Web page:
Tongue and Groove – Table Saw VS Router

Tongue and Groove Table Saw Versus Router: The Final Showdown

When it comes down to cutting dadoes, rabbets, and tongue and grooves there is one main battle: tongue and groove table saw VS router. If you have a large enough workspace then the clear answer is to buy the best table saw for the money and a wood router, but if you are working in small quarters then it’s time to make a decision. In this article, we go over the basics of the two and the pros and cons.

Table Saw Basics

The table saw is one of the most common and versatile tools in any woodworking shop. Imagine if you took a circular saw and put it upside down on a table – you now have a table saw.

Table saws come in different sizes to accommodate shops of all sizes. Benchtop table saws are ideal for smaller woodworking projects, and a step above that is the contractor table saw and cabinet table saw, which basically have a larger table. You can learn more about the best contractor table saw here on tablesawfencereviews.com.

Tongue and Groove – Table Saw VS Router

 

Pros

Cons

Router Basics

A router is a power tool that is used to rout wood or plastic, which basically means to hollow out an area. Wood routers also vary in size, ranging from handheld tools up to router tables.

There is a wide range of accessories that can be used with a router to cut various shapes. This makes it ideal for:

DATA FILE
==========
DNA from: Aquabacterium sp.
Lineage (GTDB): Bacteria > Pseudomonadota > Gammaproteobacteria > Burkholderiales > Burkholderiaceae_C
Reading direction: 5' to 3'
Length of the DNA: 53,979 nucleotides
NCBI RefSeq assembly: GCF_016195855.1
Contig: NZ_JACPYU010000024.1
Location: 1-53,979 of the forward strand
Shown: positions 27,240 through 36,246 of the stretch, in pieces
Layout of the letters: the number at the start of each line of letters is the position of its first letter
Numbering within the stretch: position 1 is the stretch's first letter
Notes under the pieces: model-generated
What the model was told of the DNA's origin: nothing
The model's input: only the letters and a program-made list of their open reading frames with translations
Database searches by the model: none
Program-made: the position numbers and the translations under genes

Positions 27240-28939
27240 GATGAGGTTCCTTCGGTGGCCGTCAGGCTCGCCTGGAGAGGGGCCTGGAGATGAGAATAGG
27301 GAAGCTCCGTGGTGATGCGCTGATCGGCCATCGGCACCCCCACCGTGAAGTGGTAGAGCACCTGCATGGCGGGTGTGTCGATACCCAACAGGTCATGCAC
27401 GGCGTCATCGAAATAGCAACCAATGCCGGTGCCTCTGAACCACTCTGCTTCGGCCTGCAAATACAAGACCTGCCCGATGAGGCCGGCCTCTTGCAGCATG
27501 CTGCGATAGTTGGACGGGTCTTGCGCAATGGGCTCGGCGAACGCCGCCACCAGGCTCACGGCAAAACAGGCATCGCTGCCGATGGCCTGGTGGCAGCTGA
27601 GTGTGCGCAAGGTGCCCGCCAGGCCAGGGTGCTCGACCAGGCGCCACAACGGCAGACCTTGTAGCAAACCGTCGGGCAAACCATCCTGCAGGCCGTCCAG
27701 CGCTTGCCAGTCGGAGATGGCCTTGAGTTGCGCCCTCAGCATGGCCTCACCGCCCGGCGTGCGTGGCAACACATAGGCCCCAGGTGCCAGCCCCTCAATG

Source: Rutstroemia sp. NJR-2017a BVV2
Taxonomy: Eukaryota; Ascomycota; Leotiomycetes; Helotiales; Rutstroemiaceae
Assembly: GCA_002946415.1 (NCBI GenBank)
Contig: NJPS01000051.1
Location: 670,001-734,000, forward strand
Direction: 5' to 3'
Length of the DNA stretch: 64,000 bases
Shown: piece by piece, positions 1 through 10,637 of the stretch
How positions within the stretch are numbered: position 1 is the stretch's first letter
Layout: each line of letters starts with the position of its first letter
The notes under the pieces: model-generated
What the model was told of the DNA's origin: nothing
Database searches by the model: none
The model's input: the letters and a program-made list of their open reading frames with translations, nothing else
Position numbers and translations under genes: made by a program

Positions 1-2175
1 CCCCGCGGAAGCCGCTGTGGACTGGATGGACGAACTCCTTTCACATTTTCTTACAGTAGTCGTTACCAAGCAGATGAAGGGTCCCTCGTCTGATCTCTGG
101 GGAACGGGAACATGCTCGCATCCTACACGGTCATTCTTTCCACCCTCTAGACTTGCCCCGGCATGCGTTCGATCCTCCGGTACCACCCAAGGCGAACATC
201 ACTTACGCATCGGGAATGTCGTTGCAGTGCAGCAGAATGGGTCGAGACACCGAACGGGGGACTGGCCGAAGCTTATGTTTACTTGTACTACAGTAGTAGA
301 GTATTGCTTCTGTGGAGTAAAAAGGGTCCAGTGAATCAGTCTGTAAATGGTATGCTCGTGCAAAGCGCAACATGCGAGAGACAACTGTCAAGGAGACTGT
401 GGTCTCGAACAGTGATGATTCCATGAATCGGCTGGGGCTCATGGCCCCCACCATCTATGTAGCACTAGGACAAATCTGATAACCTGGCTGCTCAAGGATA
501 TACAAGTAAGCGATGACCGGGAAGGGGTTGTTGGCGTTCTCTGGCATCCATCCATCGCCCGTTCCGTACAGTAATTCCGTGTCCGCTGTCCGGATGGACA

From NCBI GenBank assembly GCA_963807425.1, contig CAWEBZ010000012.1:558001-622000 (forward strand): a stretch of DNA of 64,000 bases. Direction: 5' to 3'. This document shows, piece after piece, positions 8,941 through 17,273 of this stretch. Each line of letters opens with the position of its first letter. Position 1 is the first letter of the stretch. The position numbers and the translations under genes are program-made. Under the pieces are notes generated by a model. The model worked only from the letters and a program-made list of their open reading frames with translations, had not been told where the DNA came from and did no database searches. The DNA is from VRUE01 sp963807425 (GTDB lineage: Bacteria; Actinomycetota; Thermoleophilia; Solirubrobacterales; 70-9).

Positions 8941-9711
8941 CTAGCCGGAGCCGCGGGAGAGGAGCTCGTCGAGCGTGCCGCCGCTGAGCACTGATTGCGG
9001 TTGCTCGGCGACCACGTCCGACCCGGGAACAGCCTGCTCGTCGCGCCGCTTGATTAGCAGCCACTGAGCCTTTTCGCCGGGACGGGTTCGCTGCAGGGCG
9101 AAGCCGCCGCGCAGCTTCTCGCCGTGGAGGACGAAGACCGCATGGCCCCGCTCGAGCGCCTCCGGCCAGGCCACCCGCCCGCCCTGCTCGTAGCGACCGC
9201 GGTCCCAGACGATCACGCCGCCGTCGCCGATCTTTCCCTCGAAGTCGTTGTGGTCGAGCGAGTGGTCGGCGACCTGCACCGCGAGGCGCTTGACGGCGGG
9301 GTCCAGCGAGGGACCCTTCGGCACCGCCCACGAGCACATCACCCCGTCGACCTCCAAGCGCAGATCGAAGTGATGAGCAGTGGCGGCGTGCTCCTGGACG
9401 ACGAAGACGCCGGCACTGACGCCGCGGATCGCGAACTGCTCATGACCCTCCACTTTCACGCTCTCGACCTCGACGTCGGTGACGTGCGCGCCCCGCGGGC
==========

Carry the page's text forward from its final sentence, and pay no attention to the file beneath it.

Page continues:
Pros

Cons

Tongue and Groove Basics

Tongue and groove is a common technique used for joining two pieces of wood together. Each piece of wood has a side with a part sticking out called the tongue, and the other side has a groove running along the edge. Panels of wood laid flat will use these tongues and grooves to slide into place, interlocking the panels together. While it is very common to purchase wood that is already cut for the tongue and groove system, many woodworkers and DIYers will use this technique for their own projects.

Table Saw or Router for Tongue and Groove

Usually when people think of table saws they imagine that the piece of wood being used is going to be completely cut. However, in the case of cutting tongues and grooves, you have to do what they call non-through cuts – meaning the blade never fully goes through the wood. Instead, you lower the blade very low so that you can run the wood across it and shave off small chunks of wood. This is considered one of the basics for table saws but can be difficult for beginners that haven’t got a handle on taking accurate measurements.

Wood routers, on the other hand, have attachments that are made specifically for tongue and groove cuts. This takes a lot of the guesswork out of the equation and streamlines the whole process.

Final Thoughts

At the end of the day, your tool of choice will depend on how much tongue and groove you need to cut. If you’re repetitively cutting large amounts of wood for flooring then you might want to opt for a router, but if you just need to make a couple of cuts you can get by with your plain table saw.


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